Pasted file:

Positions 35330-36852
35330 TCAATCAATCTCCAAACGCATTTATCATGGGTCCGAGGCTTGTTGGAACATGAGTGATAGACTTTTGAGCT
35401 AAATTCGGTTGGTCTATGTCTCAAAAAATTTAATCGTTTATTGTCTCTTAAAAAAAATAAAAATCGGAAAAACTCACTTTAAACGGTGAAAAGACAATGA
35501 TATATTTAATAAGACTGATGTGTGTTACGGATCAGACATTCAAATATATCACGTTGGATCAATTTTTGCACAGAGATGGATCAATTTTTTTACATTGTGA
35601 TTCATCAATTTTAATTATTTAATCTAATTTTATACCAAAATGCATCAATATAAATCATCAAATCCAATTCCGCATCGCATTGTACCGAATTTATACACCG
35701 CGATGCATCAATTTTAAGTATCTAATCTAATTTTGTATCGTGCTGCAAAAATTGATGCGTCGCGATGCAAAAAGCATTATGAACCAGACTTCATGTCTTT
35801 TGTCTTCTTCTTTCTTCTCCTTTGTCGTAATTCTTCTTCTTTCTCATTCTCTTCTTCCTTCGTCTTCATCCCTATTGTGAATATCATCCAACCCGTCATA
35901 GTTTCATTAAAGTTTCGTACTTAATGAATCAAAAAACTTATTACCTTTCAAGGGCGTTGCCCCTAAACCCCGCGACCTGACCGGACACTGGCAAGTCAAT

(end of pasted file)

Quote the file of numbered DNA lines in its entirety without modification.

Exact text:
Positions 35330-36852
35330 TCAATCAATCTCCAAACGCATTTATCATGGGTCCGAGGCTTGTTGGAACATGAGTGATAGACTTTTGAGCT
35401 AAATTCGGTTGGTCTATGTCTCAAAAAATTTAATCGTTTATTGTCTCTTAAAAAAAATAAAAATCGGAAAAACTCACTTTAAACGGTGAAAAGACAATGA
35501 TATATTTAATAAGACTGATGTGTGTTACGGATCAGACATTCAAATATATCACGTTGGATCAATTTTTGCACAGAGATGGATCAATTTTTTTACATTGTGA
35601 TTCATCAATTTTAATTATTTAATCTAATTTTATACCAAAATGCATCAATATAAATCATCAAATCCAATTCCGCATCGCATTGTACCGAATTTATACACCG
35701 CGATGCATCAATTTTAAGTATCTAATCTAATTTTGTATCGTGCTGCAAAAATTGATGCGTCGCGATGCAAAAAGCATTATGAACCAGACTTCATGTCTTT
35801 TGTCTTCTTCTTTCTTCTCCTTTGTCGTAATTCTTCTTCTTTCTCATTCTCTTCTTCCTTCGTCTTCATCCCTATTGTGAATATCATCCAACCCGTCATA
35901 GTTTCATTAAAGTTTCGTACTTAATGAATCAAAAAACTTATTACCTTTCAAGGGCGTTGCCCCTAAACCCCGCGACCTGACCGGACACTGGCAAGTCAAT